The trouble I see in this question is that no one can ever truly know how they will react in a highly charged, life-threatening situation until they find themselves in one. Most people in this country in these times have never faced a true mortal danger, one where they could take, or not take, an action which could change the result of the threat. I suspect that some people who would say they could never shoot someone, when put in an actual situation, might find that they actually could. Likewise, some people who have no doubt that they could shoot to protect themselves or their family might, in an actual situation, be unable to do so. It is a wonderful thing that the modern developed world holds so few dangers for most of its inhabitants...but it leaves us unprepared for an occasion where we might need to protect ourselves or others. The lack of experience becomes a potential problem. I do feel that anyone who learns to use a gun for protection had better be practicing very regularly, and not just standing still doing target shooting. This is in part why I'm getting involved in IPSC (mainly for the fun!). I really don't know how you choose who to teach and who not to just by talking to the person. Give the woman a starter lesson and see how she reacts to the gun, I'd say. Then advise her based upon that. But you'll never be able to know whether or not she would have what it takes to use the gun for defense -- and hopefully neither you nor she will ever find out. And she definitely should be made to understand that just learning the basics of gun handling and shooting and then sticking the thing in a drawer, handbag, whatever, will not be enough. Maybe the most important question to ask is whether or not she's willing to make a commitment to shoot regularly for practice to build proficiency, after you've taught her the basics.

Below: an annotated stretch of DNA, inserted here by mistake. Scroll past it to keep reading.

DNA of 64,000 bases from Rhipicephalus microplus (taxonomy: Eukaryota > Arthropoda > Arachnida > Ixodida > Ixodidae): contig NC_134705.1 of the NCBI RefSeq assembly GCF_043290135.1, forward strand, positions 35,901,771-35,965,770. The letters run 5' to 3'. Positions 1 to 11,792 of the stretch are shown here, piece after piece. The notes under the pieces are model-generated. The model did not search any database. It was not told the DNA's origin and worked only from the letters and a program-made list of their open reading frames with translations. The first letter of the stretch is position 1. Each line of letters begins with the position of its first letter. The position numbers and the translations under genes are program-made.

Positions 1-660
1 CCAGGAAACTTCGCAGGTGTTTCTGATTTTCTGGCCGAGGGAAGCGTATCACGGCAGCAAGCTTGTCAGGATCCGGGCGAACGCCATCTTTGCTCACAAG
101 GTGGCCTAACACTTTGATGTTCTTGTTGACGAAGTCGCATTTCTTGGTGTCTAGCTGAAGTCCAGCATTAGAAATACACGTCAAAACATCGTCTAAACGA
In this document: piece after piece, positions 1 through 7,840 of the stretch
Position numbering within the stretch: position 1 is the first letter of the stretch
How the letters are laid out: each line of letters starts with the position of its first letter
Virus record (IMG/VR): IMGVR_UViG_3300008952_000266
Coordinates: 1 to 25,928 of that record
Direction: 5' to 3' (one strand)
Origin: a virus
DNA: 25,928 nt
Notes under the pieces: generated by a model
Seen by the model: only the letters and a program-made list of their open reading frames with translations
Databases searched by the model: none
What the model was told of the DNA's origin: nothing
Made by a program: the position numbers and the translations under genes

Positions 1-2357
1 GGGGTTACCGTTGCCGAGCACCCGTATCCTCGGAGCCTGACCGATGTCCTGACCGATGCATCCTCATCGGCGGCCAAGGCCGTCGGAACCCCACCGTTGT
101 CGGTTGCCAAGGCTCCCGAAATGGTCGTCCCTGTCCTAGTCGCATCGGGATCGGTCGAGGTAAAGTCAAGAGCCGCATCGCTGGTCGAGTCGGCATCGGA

Link Posted: 12/14/2001 6:47:47 AM EDT
Very good points baddog. Training is essential, but so is practice. That's a point that I overlooked. The old saying, "If you don't use it, you lose it." would apply here. Being a responsible gun owner is a commitment not to be taken lightly, and the lady in question here needs to understand this. You don't just buy a gun and put it in a drawer. You give good advice, baddog. [:D]
Link Posted: 12/15/2001 8:54:31 AM EDT
Link Posted: 12/15/2001 7:49:34 PM EDT
I think you should train her.... She has apparently decided to buy a firearm and you would not want her to get one and then have no training or worse yet bad training. If she is going to buy one regardless, it certainly can not hurt for you to give her a hand in learning how to properly use/clean/ safely store the gun. I also have a little problem with the question GodBlessTexas posed. I have to agree with baddog. if you had asked me that question a few years ago I would have answered no, I don't think so, however a situation occurred where I did NEED a gun and thankfully one was accessible. I learned at that moment that I could use one to protect my life if I needed to. Thankfully I did not need to use the gun. (since the person ran the second he saw it) Just my opinion